Led by HBS partners Earthlife Africa (ELA) and the South African Faith Communities Environmental Institute (SAFCEI), the anti-nuke campaign has managed to challenge the South African government on its decision to pursue a 9.6GW nuclear procurement programme.
This report presents an update on the current state of energy poverty in South African cities. It explores the energy poverty-gender nexus in the urban environment, an aspect that is largely overlooked.
This booklet briefly examines alternative energy technologies and associated energy sources available in the market that are cleaner, appropriate, applicable and sustainable relative to those that are currently available and used by informal households for their domestic energy requirements.
In this episode we travel to the future and ask how we will power South Africa in 2050? The most speculative of the four episodes, this final instalment looks ahead to the good and the bad of South Africa’s potential energy futures.
This documentary addresses the successes and challenges in addressing energy poverty in urban South Africa, with a focus on exploring new approaches to energy service delivery in the context of Climate Change.
While the international debate on whether nuclear power should form part of any country’s low-carbon energy future is raging on, a number of African countries are considering nuclear energy generation as part of their future energy plans.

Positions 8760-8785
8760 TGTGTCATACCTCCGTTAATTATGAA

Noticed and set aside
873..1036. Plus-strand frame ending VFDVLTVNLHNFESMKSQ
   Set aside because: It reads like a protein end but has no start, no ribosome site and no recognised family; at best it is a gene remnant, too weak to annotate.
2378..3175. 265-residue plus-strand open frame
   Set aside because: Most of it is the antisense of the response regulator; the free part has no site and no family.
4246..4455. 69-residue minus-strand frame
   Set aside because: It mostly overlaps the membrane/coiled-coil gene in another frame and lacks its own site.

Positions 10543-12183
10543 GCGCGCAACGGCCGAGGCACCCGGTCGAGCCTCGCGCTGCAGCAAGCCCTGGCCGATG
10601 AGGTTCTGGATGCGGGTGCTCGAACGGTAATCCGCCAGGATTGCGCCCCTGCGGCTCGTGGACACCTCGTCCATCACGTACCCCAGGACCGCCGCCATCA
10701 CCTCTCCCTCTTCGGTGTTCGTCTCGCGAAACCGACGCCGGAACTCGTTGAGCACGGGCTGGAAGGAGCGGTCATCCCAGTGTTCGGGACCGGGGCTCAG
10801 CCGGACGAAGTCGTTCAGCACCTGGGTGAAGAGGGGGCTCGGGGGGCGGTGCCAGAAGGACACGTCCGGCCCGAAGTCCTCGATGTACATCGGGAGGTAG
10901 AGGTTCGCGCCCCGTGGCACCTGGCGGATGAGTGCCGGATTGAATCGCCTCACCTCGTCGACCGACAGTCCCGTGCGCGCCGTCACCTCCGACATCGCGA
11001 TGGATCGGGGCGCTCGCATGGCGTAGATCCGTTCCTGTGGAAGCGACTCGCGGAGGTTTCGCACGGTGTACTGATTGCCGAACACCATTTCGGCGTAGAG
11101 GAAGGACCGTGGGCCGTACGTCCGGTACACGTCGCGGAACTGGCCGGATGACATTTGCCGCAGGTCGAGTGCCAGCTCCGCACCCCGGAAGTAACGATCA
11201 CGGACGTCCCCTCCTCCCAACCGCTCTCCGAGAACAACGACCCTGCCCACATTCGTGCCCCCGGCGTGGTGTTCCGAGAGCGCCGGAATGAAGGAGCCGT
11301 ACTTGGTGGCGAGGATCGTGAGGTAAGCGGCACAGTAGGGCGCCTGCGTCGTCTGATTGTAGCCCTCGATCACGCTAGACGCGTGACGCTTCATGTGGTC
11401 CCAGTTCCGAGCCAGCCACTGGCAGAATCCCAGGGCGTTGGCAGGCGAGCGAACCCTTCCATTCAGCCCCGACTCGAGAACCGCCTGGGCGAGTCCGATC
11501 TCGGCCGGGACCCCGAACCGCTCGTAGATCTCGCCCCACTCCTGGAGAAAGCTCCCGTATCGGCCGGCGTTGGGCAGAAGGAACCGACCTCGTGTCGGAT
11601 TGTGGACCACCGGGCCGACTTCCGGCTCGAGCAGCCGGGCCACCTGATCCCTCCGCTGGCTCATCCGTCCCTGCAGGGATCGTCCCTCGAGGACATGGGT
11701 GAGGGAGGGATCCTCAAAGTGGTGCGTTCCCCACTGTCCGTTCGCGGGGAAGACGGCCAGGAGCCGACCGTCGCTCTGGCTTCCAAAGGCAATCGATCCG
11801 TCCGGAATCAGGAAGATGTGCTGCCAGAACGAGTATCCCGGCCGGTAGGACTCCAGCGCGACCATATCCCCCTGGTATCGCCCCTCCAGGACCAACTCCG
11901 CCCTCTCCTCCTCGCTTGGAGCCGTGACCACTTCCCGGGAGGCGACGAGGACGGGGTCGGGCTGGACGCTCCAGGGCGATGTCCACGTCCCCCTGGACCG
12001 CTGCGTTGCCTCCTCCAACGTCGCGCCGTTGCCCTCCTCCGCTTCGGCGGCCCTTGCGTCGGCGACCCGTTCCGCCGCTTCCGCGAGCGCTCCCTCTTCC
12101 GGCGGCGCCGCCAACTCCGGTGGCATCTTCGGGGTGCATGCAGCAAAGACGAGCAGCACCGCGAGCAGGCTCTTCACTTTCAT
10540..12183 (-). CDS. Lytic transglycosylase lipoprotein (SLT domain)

On the 1st of September 2016, The Heinrich Böll Stiftung (HBS) hosted a Breakfast Benefit on Nuclear Power Procurement in South Africa. In support of public interest litigation, the purpose of the fundraiser was to generate awareness around the proposed nuclear deal and garner additional financial support to protect the rule of law in South Africa.
On the 9th of March 2016, the Heinrich Boell Foundation in partnership with the World Wide Fund for Nature, the Centre for Renewable and Sustainable Energy Studies and the Goedgedacht Forum held a technical workshop on the prudence of South Africa's nuclear power aspirations.
If Africa wants to realise its ambitions of a Cape-to-Cairo trade route of bankable renewable energy suppliers, it’s going to need political will that crosses national borders. Last month, the southern continent’s economic bloc SADC announced that it is on track to launch its regional renewable energy strategy next year, writes Leonie Joubert.